No 'credible intelligence' of imminent terrorist threat to Singapore, says ISD after Japanese foreign ministry warning
SINGAPORE: The Internal Security Department (ISD) said on Tuesday (Sep 14) that it currently has "no specific nor credible intelligence of an imminent terrorist threat to Singapore", after Japan's foreign ministry issued a warning on possible terrorist attacks through its embassies in Southeast Asian countries on Sunday.
In the advisories, Japan warned its citizens it had obtained information that “there are increased risks such as suicide bombings” at places of worship or crowded public areas.
The notices were sent to Japanese citizens in Singapore, Malaysia, Indonesia, the Philippines, Thailand and Myanmar.
In response to CNA's queries, ISD said that it had reached out to their Japanese counterparts, who also had "no specific intelligence".
“The ISD currently has no specific nor credible intelligence of an imminent terrorist threat to Singapore," said ISD.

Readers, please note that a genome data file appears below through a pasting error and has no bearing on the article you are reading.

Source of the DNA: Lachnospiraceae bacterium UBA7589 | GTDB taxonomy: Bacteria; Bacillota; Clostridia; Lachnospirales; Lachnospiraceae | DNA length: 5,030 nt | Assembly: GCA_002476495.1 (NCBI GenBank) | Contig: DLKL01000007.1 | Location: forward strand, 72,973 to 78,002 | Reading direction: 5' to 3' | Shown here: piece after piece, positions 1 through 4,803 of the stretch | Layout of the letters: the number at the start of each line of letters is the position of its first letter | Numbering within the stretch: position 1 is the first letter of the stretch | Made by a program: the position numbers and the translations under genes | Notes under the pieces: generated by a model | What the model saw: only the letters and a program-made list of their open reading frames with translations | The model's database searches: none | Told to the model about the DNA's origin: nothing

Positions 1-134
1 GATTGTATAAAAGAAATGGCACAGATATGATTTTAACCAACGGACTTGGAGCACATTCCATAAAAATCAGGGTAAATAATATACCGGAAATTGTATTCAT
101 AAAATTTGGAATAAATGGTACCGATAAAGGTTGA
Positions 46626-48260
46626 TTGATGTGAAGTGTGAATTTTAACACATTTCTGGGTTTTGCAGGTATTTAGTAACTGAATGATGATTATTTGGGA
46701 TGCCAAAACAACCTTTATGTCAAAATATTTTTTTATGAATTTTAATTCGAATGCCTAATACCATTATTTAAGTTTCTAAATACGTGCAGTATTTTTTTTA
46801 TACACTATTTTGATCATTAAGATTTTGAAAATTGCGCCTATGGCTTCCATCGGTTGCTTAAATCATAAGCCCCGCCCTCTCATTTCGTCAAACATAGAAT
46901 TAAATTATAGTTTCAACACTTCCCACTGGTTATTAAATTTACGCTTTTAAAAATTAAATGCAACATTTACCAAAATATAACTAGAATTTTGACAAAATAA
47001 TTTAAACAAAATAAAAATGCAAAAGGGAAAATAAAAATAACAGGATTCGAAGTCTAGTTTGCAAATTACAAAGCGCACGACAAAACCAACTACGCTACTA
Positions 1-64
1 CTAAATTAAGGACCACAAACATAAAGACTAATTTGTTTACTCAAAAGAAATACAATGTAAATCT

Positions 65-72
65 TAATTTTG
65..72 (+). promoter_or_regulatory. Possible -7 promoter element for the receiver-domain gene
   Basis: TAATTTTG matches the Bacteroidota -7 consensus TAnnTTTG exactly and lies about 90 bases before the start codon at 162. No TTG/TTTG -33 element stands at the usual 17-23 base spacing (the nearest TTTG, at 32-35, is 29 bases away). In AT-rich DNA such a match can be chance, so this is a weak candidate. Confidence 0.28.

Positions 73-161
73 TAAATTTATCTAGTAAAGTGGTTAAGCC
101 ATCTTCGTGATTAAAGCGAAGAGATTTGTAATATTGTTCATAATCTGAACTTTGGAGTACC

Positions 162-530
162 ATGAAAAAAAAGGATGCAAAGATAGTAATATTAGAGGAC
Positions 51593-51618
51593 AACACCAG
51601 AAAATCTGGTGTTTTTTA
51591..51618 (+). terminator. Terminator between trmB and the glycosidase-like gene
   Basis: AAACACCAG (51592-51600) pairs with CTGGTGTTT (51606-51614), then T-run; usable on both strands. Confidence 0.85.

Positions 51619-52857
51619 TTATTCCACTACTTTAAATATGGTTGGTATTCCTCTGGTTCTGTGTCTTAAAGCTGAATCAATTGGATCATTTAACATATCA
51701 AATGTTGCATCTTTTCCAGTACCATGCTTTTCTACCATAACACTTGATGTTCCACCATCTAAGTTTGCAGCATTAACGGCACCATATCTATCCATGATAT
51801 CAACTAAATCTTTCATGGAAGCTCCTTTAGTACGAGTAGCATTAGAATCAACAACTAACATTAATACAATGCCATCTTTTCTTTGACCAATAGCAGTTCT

"We have reached out to our Japanese counterparts, and they also have no specific intelligence. Members of the public should nevertheless remain vigilant and promptly contact the ISD Counter-Terrorism hotline 1800-2626-473 (1800-2626-ISD) or report via the SGSecure app if they come across any suspicious persons or activities.”
"PUZZLEMENT" FROM OTHER SOUTHEAST ASIAN COUNTRIES
Malaysian news agency Bernama reported on Tuesday that senior defence minister Hishammuddin Hussein said the Japanese warning was based on a media platform and did not have solid grounds.
Mr Hishammuddin added that Malaysia's armed forces intelligence and police have confirmed that the warning was unfounded.
The advisory was met with puzzlement from other Southeast Asian nations, reported the Associated Press.
Tanee Sangrat, a spokesman for Thailand’s foreign ministry, said Japan had not revealed the origin of the warning and that the Japanese embassy had no further details other than to say it was “not specific to Thailand”.
Thai security agencies have no information of their own about a possible threat, said deputy police spokesman Kissana Pathanacharoen.
Similarly, the Philippine Department of Foreign Affairs said it was not aware of any information about an elevated threat level, while Indonesian foreign ministry spokesman Teuku Faizasyah denied that any warning was even sent to Japanese citizens there.